Folliculitis decalvans: Hair loss on scalp

Folliculitis decalvans is a rare chronic condition. Inflammation of the hair follicles causes painful, scarring hair loss (alopecia) on the scalp. This condition with unknown cause is associated with a certain type of bacteria. The doctor therefore also uses antibiotics to treat the disease. However, treatment is difficult and therefore other medications and therapies are available to slow down scarring hair loss. The bald spots on the scalp are permanent and hair regrowth is no longer possible. Finally, the disease has a chronic and variable course.

  • Epidemiology of folliculitis decalvans
  • Causes
  • Symptoms: Scarring hair loss on scalp
  • Diagnosis and examinations
  • Treatment of round or oval spots
  • Prognosis of chronic hair condition
  • Complications of hair loss


Epidemiology of folliculitis decalvans

This is a common primary form of alopecia (hair loss) with an incidence of 1.9-11.2% in patients suffering from a form of scarring alopecia. Men usually suffer from the hair condition from adolescence onwards, while women usually do not develop the disease until the fourth decade.


The cause of the non-infectious condition is not known as of October 2020, but the pathologist sometimes cultures Staphylococcus aureus (staphylococcal bacteria) from the skin lesions. Scientists suspect that patients with the disease react abnormally to the bacteria. The inflammatory disease may also be a form of an autoimmune disease in which the immune system attacks its own cells, causing inflammation of the hair follicles. Folliculitis is not usually hereditary, although there are rare reports in the medical literature of the hair condition affecting members of the same family.

Symptoms: Scarring hair loss on scalp

The scalp is usually affected by the chronic inflammation. Very rarely, other hair-bearing areas of the skin are affected, such as the arms, legs, chest, pubic area and/or face (more common in men).In folliculitis decalvans, the infected scalp shows papulopustular (bumps and pimples) that often coalesce. This is accompanied by an itchy and painful scalp. Redness, swelling and crusting then develop on the affected part of the scalp. Afterwards, pus-filled patches develop on the back of the head and crown, but any other part of the scalp may be affected. Ultimately, purulent, scarring hair loss occurs (cicatricial alopecia). This is manifested by one or more round, oval or irregular bald spots that slowly enlarge. A frequent clinical finding is ‘tufting folliculitis’. The patient loses clumps of five to fifteen hairs that come together from the scalp.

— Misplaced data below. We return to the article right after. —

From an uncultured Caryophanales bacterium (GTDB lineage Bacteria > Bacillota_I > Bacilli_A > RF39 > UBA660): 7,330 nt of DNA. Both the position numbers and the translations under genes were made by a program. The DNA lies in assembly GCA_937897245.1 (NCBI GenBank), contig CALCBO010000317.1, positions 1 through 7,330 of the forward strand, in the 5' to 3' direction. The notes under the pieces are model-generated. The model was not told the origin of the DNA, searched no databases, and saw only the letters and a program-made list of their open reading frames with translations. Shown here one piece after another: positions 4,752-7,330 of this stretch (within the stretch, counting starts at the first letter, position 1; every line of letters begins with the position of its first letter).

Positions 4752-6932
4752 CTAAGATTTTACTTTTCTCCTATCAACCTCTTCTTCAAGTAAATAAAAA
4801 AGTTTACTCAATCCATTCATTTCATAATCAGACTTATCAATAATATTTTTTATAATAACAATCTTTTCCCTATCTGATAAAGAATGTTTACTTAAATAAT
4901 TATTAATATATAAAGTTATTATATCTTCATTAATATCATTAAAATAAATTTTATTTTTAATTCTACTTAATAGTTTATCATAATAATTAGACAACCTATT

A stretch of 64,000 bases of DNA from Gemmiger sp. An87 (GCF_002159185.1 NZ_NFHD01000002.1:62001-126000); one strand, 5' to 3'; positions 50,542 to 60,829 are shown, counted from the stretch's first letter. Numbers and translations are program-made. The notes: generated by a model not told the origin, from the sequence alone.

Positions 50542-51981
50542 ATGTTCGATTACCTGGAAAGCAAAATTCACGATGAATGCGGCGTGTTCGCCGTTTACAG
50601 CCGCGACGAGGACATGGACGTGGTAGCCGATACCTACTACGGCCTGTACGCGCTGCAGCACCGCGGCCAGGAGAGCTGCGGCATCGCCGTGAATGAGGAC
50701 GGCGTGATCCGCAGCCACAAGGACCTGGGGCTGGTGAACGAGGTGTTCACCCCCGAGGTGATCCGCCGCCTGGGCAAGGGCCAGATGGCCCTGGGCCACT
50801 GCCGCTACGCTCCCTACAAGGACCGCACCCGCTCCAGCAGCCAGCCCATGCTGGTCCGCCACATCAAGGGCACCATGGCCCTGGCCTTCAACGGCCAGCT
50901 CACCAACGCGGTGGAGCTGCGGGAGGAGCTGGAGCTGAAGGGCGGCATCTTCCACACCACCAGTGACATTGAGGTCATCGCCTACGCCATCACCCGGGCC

Diagnosis and examinations

Diagnostic research

The doctor usually diagnoses folliculitis on the scalp based on its appearance. The doctor sometimes takes a swab from an affected area on the scalp and then has it examined in the laboratory for the presence of a bacterial infection. Often (but not always) the pathologist finds the bacterium Staphylococcus aureus . Because a fungal infection (ringworm) sometimes resembles folliculitis decalvans, the laboratory also tests skin scrapings or plucked hairs for the presence of a fungus. Sometimes the doctor takes a small skin sample (biopsy) and has it checked under a microscope to confirm the diagnosis. The doctor must locally anesthetize the scalp via an injection. He then has to apply stitches to close the wound, which leads to a small scar.

Differential diagnosis

Some other conditions with a similar appearance to decalvans folliculitis include:

  • acne keloidalis
  • acne necrotica
  • bacterial folliculitis
  • central centrifugal cicatricial alopecia
  • chronic discoid lupus erythematosus (CDLE)
  • cicatricial alopecia nno
  • dissecting cellulite from the scalp
  • dissecting folliculitis (perifolliculitis capitis abscedens et suffodiens)
  • hidradenitis suppurativa (chronic skin disease)
  • kerion
  • lichen planopilaris (hair loss of the scalp)
  • pseudopelade of Brocq
  • seborrheic dermatitis (skin disease with dandruff and red skin)


Treatment of round or oval spots

This chronic inflammatory disease is a challenge for the doctor to treat. Folliculitis decalvans sometimes responds to oral (taken by mouth) antibiotics, but usually returns after interruption of treatment. The doctor also uses systemic photodynamic therapy, which produces positive results in a number of patients. Other possible treatments include isotretinoin (Myorisan, Claravis), a prescription form of vitamin A, and oral corticosteroids to reduce inflammation and its spread.

Prognosis of chronic hair condition

Folliculitis decalvans usually has a long course of variable severity. The disease is usually progressive, but the symptoms often disappear spontaneously at a certain point. However, flare-ups are possible. The hair loss is permanent because the hair follicles are destroyed. Because the patient suffers from permanent hair loss, this has a negative impact on the quality of life.

Complications of hair loss

Severe scarring sometimes occurs. The development of squamous cell carcinoma, a form of skin cancer, is another rare complication.

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